About Kakita Katsuro Mask Factory
|Artifact Name||Iwami Nagahama Mask : Kagura Mask|
Kagura is a type of ritual dance that first thrived in the Iwami region of Shimane Prefecture.
The dances, originally performed at shrines, would last from evening until dawn the next day, to show gratitude to nature and the gods during the harvest season.
Based on Japanese myths, these performances were grand and colorful spectacles, and beginning in the dawn of the Meiji era (around 1868), kagura troupes began to form to entertain shrine visitors.
It is that kagura style that has been handed down into the modern era as a tradition art form.
Lush, dazzling costumes, diligently embroidered stitch by stitch, are one of the most important elements of kagura.
But another indispensable ingredient in the swift-paced, soul-stirring Iwami Kagura are the masks, made of light yet sturdy Sekishu Washi (A UNESCO Intangible Cultural Heritage).
The Traditional Craftsman Profile
Kakishibu : A natural coatingThe juice of the unripe persimmon, fermented and then strained, is known as "kakishibu." The tannin found in this juice has waterproofing, preserving, and insect repelling effects. It’s been used as a natural coating since ancient times.
Sekishu washiSekishu washi is a type of washi (Japanese paper) produced in the Iwami region of Shimane Prefecture. Originating in the year 704, it has since received designations of "important intangible cultural asset", "traditional craft", and "intangible cultural heritage". It was also registered as an Intangible Cultural Heritage by UNESCO in 2009.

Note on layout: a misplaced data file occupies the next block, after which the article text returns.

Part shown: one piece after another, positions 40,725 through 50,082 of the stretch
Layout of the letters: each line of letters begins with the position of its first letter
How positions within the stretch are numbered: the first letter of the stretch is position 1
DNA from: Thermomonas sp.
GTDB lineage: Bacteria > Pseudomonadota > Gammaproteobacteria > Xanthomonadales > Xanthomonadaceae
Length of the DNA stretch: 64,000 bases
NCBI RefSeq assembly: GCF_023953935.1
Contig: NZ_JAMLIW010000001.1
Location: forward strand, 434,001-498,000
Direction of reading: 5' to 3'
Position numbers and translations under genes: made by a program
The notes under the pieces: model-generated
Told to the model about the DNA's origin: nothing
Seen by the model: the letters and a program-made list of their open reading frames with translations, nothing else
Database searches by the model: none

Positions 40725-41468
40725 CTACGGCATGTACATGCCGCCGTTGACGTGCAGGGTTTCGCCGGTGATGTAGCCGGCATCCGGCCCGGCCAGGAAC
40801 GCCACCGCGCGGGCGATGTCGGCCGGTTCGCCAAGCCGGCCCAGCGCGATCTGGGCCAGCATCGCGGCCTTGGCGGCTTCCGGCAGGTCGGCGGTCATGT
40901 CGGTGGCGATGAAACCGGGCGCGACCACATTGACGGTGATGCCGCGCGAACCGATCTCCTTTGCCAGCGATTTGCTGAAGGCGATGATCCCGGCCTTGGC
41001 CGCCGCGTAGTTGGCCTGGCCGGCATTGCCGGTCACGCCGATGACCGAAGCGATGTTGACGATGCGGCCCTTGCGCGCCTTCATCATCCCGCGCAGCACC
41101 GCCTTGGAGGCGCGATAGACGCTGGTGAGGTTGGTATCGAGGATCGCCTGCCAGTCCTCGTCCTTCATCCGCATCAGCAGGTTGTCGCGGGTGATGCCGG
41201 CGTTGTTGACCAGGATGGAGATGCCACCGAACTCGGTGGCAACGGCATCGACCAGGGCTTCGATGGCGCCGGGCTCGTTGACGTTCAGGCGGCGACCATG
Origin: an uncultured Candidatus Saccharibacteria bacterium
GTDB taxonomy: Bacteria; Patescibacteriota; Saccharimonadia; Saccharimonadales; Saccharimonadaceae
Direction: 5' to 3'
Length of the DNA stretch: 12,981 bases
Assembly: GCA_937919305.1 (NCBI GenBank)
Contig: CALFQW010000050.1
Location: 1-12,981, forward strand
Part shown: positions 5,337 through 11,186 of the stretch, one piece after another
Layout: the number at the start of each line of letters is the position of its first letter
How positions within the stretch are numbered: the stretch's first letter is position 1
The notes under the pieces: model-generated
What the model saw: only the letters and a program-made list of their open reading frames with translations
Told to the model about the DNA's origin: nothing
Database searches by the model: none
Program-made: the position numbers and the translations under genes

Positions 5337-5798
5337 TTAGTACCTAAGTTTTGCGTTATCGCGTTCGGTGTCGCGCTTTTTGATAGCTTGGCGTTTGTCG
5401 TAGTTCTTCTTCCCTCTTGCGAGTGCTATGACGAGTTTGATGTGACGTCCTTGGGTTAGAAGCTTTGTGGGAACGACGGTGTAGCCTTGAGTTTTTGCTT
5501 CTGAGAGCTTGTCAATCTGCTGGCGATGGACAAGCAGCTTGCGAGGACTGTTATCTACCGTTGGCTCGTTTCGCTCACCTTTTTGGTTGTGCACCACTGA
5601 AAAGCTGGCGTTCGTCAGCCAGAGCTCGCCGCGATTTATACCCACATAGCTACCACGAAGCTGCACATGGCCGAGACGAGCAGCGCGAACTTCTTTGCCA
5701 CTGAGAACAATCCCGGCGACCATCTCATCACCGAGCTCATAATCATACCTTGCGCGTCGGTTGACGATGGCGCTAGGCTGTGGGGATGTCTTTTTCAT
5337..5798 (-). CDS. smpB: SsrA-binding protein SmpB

Changing social structures in modern times have created challenges due to personnel and material shortages, but many people are working very hard to preserve this important traditional skill.
Lucky charmsIn recent years, kagura masks have found demand as lucky charms, prized not only for their role in kagura dances, but as housewarming and anniversary gifts.
- 2. After the clay dries, the washi (Japanese paper) is carefully applied, layer by layer
- 4. Persimmon juice is applied to the inside of the mask and let dry
- 5. Holes are opened for the eyes, nose, and hair
- 6. Chalk paste is applied and let dry repeatedly
- 8. Hair is implanted.
A word from Katsuro KakitaThe city where I was born and raised, Nagahama, has always had a thriving local craft scene. We made swords, trays, and bowls during the Kamakura Era (1185-), and Nagahama Dolls during the Edo Period (1600-). The Iwami Kagura masks we see today were initially developed by these doll-makers. When I was a child during the post-war era, the people were so poor that we struggled even to find food, yet we had a thriving industry producing a staple of every day life: umbrellas. Nagahama was one host to this industry.
On the way home from school, I used to watch the umbrella-makers at work. I still remember their skillful wielding of the glue brushes as they affixed the washi paper to the frame, and their dexterity as they spun the umbrellas while painting circled-dot patterns on them with ink. Watching those umbrella-makers so hard at work was my inspiration to become a craftsman. I am grateful to the support that so many people have given us as my son and I strive to apply ourselves every day.
Location & Address
■ 柿田勝郎面工房: Kakita Katsuro Mask Factory
- Postal code
- 636-60 Atsuta-cho Hamada Shimane
- Business hours
- 9:30 - 18:30